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105 comments

  • Bloodstorm - December 1, 2012 2 p.m.

    "And he's right; single-player "fire-and-forget" games generally don't have that much replay value, and it’s hard to justify keeping a game after you complete the campaign" I've never understood this sentiment. Whatever happened to the days when people just kept their games? I mean, I may never play some of the games sitting on my game shelf again, but I'd rather them sit there and collect dust than not having them if/when I suddenly feel like playing one again. Anyways, the problem with tacked on multiplayer is that it does tend to come at the cost of the single player campaign. You used Dead Space 2 as an example, and you know what, the single player campaign might have been good, but it surely wasn't better than the first Dead Space. Whether that had to do with the multiplayer component, that would all be speculation, but the game was shorter, turned into a corridor shooter, and lacked any interesting boss fights, which I was surprised I actually missed from Dead Space. A lot of single player franchises with newly tacked on multiplayer seem to suffer much from the same problems, as their multiplayer components get 'better' their single player portions scale back. It's usually all about resources, and multiplayer takes away development resources. Some franchises have been successful with added multiplayer by having a separate, but closely related studio working on it without pulling away from the single player team, but more often than not, one or the other does suffer, and for me at least, I want a single player narrative I can enjoy and discuss, that will stick with me fondly in memory, than I do another competitive multiplayer experience to just come and go as soon as the next multiplayer juggernaut comes out. I can get behind co-op modes, but they best be done right and spectacularly well, otherwise I'm going to blame the faults of the game on needlessly tacked on multiplayer.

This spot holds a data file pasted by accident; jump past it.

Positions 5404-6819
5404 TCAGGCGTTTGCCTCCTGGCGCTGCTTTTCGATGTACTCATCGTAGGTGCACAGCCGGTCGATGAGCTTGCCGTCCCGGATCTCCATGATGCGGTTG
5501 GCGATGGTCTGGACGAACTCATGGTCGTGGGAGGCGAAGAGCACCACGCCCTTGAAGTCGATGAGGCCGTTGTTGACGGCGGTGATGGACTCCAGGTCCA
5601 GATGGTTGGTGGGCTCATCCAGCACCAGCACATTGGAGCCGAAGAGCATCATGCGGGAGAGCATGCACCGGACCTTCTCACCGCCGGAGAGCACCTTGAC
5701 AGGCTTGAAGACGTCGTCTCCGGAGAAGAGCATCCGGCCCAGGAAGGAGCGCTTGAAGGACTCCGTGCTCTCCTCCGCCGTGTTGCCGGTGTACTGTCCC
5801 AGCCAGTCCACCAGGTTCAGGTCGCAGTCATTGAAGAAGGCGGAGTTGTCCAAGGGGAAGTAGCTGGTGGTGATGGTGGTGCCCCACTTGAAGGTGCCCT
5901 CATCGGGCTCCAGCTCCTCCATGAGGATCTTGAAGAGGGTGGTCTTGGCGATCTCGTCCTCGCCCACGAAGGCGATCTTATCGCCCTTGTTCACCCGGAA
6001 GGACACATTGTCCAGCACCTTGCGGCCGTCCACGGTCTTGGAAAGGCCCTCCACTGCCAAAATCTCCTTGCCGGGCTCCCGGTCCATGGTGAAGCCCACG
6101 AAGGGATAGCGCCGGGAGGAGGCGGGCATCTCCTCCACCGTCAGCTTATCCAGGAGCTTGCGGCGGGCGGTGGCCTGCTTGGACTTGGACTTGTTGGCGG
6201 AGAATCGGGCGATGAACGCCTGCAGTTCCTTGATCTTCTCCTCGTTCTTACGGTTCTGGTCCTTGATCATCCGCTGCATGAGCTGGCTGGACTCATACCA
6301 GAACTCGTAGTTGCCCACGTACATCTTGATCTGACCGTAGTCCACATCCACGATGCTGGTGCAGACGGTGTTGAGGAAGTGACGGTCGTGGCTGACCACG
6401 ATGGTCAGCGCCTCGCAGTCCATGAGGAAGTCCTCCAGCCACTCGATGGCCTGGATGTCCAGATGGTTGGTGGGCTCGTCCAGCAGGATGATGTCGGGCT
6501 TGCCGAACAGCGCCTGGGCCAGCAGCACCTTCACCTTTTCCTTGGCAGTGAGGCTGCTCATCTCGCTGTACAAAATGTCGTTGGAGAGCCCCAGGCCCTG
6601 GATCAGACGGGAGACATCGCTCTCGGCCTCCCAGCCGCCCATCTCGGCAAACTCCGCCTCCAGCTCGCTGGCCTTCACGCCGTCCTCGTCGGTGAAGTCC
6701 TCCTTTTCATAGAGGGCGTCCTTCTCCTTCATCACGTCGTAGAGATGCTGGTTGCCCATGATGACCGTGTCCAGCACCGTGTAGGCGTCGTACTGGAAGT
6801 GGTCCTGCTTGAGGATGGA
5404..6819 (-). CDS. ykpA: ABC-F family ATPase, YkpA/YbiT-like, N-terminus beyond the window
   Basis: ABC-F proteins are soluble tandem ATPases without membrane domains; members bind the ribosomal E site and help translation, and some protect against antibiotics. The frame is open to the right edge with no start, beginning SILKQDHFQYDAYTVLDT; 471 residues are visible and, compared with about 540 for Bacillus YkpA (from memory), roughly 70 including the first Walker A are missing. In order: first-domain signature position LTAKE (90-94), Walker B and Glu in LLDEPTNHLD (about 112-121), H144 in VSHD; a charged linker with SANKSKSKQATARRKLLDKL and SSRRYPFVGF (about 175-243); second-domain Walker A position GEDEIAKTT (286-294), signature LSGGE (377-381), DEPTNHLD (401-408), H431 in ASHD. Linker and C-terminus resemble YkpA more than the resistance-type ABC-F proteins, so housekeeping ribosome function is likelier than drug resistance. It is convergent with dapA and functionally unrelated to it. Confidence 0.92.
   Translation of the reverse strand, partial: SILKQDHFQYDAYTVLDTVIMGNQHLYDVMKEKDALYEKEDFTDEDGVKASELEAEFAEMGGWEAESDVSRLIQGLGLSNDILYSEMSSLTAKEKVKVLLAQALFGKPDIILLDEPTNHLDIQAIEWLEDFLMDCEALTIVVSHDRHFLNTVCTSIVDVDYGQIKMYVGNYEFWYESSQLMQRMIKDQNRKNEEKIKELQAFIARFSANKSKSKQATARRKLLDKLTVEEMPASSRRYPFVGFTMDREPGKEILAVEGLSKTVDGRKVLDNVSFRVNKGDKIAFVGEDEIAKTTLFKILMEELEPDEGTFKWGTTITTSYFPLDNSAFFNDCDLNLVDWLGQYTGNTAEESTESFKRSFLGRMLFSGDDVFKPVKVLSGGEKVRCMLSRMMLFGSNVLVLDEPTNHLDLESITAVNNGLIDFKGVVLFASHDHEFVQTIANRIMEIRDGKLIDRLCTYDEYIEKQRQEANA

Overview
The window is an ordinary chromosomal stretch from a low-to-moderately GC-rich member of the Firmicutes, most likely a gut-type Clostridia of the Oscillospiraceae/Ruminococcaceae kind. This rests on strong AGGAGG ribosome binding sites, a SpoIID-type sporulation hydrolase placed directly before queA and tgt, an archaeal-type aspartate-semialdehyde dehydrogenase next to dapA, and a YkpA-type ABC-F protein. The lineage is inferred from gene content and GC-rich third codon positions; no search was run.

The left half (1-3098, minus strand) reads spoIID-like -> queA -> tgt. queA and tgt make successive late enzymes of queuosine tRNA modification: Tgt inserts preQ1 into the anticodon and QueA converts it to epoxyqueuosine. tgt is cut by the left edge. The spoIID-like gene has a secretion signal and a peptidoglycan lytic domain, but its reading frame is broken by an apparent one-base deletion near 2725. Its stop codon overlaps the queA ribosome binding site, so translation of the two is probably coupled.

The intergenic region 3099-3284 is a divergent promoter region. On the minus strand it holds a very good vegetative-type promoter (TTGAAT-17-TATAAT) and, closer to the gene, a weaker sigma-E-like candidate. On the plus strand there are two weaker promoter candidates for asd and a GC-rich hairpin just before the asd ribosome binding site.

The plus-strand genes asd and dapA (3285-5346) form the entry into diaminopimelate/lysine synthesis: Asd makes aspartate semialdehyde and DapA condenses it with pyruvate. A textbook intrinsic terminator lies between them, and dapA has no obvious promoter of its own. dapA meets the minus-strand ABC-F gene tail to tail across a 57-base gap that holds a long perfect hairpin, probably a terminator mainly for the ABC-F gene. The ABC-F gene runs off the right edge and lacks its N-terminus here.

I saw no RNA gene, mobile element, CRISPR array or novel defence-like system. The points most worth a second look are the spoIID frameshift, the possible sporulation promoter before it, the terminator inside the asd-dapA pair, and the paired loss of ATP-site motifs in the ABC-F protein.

• Redeater - December 1, 2012 2:12 p.m.

    "I mean, I may never play some of the games sitting on my game shelf again, but I'd rather them sit there and collect dust than not having them if/when I suddenly feel like playing one again." I'm completely with this sentiment! Though I do get a bit angry when I see Wreckless still sitting on my shelf.
  • taokaka - December 1, 2012 6:06 p.m.

    My sentiments exactly regarding dead space 2 "Was Dead Space 2 ruined by the Necromorphs vs. Humans battles that most agreed were an absolute blast? " Nope, the singleplayer portion managed to do that just fine.
  • Redeater - December 1, 2012 1:45 p.m.

    "Stop freaking out. When a publisher or a developer reveals some sort of co-op or multiplayer for its game" I understand what you were going for in the article but the problem with this is that for every AAA game that gets an alright MP there are 20 AA games that get a terrible MP which dies within a couple months. I'm not going to go through my giant library of games in which this is the case but since Singularity is right in front of me that is just as good of an example. Did multiplayer help that game sell better in any form? No. If they had cut out the development cost and time creating MP they might not have seen it as such a failure. (Not a guarantee but you know what I'm getting at)
  • Redeater - December 1, 2012 1:53 p.m.

    I don't even want to touch the slapdash MP DLC they release for mainly single player games either. I guess my main complaint about this article would be that while I can pop into the SP of any number of games I own I'm only able to play the MP for a month or so until it dries up. Basically, this portion of the game that I paid full price for becomes invalid. (I know this isn't the case for most AAA games but it seems about 90% of the time this happens to anything that isn't COD, Borderlands or any other ridiculously high profile game.
  • bass88 - December 1, 2012 1:30 p.m.

    Better yet, don't give them the benefit of doubt. That way they might put in that extra bit of effort in impressing us. I don't like multiplayer too much. Never will. It's usually overflowing with idiots, bellends, racists, misogynists and mentally imbalanced sociopaths. I don't want to waste my free time in that company. So when a developer announces it's not bothering with multiplayer, I have a little celebration because I know they are putting all their best tricks into a single player experience. Also, developers are usually under contract not to badmouth parts of their game before release. So, obviously, they are going to singing about how "great" multiplayer is. I don't remember 2K Marin slamming the "tacked-on" multiplayer prior to Spec Ops: The Line's release. Nice article but I still remain unconvinced.

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